Fort Belle Fontaine Park has been a St. Louis County Park since 1986. Few are aware that this was the first United States military installation west of the Mississippi River, established in 1805. Lewis and Clark's Corps of Discovery expedition (1804-1806) spent the first night of their expedition on an island opposite Cold Water Creek and their last night two years later at the fort, which had been established in their absence. Other major expeditions left from this site betweem 1805 and 1819 to explore the newly acquired Louisiana Territory. Until it was replaced by Jefferson Barracks in 1826, Fort Belle Fontaine was an important gathering place in the wilderness for officers and enlisted men, Native American, French, Spanish and American settlers, trappers and traders, and the local businessmen and farmers who supplied the fort with necessities.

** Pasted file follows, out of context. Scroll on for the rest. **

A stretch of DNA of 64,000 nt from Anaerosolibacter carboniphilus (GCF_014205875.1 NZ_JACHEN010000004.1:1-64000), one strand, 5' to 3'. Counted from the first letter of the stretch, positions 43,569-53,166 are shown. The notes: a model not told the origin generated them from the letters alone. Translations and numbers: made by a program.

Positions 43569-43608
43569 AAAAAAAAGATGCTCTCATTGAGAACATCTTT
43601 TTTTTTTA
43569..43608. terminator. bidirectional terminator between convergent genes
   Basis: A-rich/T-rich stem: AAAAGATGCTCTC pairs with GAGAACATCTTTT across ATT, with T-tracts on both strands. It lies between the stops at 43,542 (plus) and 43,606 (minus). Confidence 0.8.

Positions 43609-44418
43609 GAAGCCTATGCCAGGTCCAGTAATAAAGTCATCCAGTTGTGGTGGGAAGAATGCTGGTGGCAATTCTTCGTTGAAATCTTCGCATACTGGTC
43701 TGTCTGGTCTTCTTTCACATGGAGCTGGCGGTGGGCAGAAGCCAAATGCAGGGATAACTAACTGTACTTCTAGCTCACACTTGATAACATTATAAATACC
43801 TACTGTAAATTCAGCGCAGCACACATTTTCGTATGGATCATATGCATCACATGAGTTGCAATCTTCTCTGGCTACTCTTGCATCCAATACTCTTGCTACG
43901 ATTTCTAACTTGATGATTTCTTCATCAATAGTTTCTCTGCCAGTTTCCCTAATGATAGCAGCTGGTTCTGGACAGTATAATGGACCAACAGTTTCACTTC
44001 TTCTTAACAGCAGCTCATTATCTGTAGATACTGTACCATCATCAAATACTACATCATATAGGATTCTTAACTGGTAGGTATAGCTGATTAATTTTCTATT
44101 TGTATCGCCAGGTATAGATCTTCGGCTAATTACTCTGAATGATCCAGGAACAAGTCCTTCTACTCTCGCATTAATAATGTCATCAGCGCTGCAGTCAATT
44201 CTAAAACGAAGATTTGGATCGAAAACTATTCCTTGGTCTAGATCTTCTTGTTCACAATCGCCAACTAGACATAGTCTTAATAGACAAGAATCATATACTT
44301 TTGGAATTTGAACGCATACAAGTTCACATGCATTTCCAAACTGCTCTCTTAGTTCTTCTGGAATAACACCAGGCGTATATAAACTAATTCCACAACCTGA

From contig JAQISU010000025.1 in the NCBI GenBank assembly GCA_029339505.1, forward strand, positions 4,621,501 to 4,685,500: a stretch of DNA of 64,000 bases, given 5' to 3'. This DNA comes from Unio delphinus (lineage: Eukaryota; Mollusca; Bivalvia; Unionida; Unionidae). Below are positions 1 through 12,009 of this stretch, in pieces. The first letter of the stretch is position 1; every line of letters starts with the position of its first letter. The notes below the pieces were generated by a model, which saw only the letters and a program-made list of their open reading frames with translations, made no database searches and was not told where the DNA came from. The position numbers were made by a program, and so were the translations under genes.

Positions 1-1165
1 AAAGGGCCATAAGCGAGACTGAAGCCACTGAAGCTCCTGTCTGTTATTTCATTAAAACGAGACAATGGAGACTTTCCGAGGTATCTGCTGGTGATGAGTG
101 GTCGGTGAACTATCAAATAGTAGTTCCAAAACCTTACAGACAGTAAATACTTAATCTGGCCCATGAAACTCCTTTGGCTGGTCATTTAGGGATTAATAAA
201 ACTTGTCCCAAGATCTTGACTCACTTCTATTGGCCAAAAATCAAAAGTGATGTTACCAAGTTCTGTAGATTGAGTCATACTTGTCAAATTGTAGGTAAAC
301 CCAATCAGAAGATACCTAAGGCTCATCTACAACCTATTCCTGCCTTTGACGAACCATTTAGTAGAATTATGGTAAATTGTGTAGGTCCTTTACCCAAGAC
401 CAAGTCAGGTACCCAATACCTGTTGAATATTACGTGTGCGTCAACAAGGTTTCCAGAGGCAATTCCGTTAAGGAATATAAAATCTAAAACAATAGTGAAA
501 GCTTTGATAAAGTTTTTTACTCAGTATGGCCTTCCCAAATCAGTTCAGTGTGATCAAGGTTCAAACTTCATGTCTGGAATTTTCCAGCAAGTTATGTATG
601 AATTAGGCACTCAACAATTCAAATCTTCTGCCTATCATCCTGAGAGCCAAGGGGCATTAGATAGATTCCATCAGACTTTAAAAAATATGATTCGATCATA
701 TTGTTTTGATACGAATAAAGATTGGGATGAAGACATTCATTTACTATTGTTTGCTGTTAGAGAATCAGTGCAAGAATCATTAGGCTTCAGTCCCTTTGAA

The Park comprises 305.6 acres on the Missouri River in north St. Louis County, about three miles west of the confluence of the Mississippi and Missouri Rivers. It contains four main areas: the Missouri River; Belle Fontaine Spring; Coldwater Creek; and a 50-acre upland prairie and wetlands. A visit to this site reveals the beauty of the land and wildlife Lewis and Clark observed in 1804 and 1806. The Lewis & Clark Interpretative Trail in Fort Belle Fontaine is a 3-mile multi-purpose trail which includes a trailhead and interpretive signage which guides visitors to all four main areas of the park. The trail also passes massive stonework features that the Works Progress Administration added in the 1930s when the City of St. Louis owned the property.
All these features, natural and historical, are 25 minutes from downtown St. Louis and accessible to over 2.5 million people in the metropolitan area. The park is located at the far north end of Bellefontaine Road, where it shares an entrance drive with the Missouri Hills Campus of the Missouri Division of Youth Services. Visitors may be asked to stop at the guard house at the entrance to the property, where they will be directed to parking areas.